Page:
it seems that all peter carey found in japan is disappointment and irritation. this would be fine, if he could turn those findings into an interesting book with any sort of insight. when i wasn't waiting for him to really get into it, i was busy being irritated and offended. (also annoyed with the translation/transliteration errors.)
it seems to me that all of his disappointment comes not from japan itself, but from being told that all of his show-offy theories of the effects of WWII, Commodore Perry, and Hiroshima on anime are all incorrect. he randomly injects long blocks of text from other sources about japan, presumably to give the book some sort of historical depth.
carey admits that he was wrong about japan, as the title suggests, but he also does not take seriously any of the explanations he receives from the japanese he interviews. i got the sense that once he knew he was wrong, he wasn't interested in learning more so he could be right. if he spent less time talking about his theories and examining, or even just depicting, what was actually there, it would have made for a much more interesting book.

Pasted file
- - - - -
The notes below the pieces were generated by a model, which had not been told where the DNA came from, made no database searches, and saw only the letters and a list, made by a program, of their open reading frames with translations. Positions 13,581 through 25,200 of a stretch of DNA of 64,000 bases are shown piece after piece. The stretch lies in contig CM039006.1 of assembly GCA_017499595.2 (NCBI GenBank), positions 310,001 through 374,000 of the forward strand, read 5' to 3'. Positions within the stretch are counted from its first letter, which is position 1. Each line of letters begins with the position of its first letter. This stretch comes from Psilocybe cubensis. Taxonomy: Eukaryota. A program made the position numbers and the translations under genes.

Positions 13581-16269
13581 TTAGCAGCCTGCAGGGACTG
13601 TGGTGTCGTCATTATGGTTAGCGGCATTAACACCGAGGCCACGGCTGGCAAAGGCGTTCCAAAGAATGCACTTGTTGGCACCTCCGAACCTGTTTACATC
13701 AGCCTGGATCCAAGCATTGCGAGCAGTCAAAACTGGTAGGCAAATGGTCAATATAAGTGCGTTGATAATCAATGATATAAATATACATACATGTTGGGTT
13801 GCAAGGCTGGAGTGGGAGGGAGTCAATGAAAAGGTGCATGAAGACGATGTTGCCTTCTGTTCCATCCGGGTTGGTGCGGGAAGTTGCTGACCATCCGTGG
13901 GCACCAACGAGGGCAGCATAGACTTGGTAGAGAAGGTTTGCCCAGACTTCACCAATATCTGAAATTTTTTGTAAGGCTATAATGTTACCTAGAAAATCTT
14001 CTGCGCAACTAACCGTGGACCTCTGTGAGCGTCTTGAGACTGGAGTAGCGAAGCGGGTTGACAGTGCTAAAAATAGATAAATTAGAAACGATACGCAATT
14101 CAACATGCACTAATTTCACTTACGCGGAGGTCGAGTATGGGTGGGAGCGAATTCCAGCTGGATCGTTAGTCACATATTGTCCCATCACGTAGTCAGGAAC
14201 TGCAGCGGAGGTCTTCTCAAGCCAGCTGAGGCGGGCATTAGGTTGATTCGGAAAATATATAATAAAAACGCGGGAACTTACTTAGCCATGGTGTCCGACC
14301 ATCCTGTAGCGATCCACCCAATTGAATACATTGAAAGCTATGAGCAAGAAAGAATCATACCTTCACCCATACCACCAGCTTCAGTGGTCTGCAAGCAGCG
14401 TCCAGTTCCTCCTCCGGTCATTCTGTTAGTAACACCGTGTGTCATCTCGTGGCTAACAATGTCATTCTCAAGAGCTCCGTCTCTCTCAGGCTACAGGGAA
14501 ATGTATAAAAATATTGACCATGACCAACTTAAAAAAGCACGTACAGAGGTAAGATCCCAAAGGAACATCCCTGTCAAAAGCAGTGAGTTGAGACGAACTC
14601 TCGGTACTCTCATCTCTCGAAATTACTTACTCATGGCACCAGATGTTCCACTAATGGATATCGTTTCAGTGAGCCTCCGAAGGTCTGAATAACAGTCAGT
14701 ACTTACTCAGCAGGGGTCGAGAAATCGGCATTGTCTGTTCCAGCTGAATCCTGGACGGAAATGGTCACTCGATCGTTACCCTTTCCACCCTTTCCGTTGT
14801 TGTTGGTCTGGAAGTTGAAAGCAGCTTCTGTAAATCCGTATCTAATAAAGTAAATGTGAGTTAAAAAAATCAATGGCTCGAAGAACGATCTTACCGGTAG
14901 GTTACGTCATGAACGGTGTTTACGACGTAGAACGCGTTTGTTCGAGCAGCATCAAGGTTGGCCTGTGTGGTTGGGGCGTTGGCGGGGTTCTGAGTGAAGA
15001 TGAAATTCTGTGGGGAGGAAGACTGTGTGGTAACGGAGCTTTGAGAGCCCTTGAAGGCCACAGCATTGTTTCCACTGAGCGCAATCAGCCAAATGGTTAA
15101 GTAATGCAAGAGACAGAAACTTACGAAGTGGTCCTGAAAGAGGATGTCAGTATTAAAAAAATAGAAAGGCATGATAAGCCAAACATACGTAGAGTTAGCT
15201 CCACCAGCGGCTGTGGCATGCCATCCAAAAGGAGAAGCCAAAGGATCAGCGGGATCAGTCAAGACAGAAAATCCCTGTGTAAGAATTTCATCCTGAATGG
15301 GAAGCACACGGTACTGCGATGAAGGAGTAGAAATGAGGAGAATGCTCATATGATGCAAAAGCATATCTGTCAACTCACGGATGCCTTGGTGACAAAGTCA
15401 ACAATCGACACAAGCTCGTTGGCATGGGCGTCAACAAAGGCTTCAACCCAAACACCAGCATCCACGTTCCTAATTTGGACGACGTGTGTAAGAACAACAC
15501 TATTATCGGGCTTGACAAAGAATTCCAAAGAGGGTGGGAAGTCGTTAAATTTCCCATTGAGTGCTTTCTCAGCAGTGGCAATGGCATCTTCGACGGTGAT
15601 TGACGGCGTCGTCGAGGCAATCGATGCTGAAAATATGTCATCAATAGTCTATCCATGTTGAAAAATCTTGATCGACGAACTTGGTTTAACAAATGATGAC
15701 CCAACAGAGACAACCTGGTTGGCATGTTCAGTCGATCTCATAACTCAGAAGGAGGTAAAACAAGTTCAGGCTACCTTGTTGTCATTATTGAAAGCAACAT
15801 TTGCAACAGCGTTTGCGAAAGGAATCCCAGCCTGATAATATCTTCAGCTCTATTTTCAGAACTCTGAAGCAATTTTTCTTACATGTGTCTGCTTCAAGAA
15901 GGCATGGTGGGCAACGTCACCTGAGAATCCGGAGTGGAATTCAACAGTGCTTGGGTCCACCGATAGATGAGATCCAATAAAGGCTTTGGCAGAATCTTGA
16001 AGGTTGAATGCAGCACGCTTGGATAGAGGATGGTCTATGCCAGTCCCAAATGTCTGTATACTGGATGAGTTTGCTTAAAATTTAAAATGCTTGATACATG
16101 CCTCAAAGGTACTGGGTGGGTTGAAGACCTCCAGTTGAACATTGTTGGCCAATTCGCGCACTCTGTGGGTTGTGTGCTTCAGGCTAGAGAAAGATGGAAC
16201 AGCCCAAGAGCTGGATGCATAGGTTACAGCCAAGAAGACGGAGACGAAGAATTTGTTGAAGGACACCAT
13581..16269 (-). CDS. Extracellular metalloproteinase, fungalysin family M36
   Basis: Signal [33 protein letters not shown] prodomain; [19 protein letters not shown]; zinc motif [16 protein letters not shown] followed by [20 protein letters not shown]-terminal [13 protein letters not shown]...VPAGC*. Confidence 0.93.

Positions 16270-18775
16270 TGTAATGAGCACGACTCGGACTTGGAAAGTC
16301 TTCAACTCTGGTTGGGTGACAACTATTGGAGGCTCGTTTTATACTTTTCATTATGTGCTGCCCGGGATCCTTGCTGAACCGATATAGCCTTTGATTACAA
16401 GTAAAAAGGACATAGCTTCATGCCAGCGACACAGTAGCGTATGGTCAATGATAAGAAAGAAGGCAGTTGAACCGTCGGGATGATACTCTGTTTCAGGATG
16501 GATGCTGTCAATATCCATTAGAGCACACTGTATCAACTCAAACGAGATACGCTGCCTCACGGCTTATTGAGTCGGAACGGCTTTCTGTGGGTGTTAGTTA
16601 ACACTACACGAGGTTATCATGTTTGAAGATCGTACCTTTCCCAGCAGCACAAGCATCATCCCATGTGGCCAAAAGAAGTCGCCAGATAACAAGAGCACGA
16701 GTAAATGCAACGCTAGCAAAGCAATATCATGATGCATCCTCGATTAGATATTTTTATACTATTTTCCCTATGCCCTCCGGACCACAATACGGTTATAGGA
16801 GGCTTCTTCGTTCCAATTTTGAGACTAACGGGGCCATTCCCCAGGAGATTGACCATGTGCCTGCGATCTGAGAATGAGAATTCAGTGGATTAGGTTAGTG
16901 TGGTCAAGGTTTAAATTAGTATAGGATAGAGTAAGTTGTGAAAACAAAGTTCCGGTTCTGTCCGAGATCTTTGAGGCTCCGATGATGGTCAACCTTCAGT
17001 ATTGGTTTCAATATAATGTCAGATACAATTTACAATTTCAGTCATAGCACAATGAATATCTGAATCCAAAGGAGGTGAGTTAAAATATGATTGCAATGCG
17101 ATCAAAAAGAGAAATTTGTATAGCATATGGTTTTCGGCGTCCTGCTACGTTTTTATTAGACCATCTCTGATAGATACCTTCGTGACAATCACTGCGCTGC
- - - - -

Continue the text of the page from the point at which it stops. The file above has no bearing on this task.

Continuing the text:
i wonder why and how he decided his obviously unfulfilling and disappointing trip would be a topic with enough meat for a 100-something page book.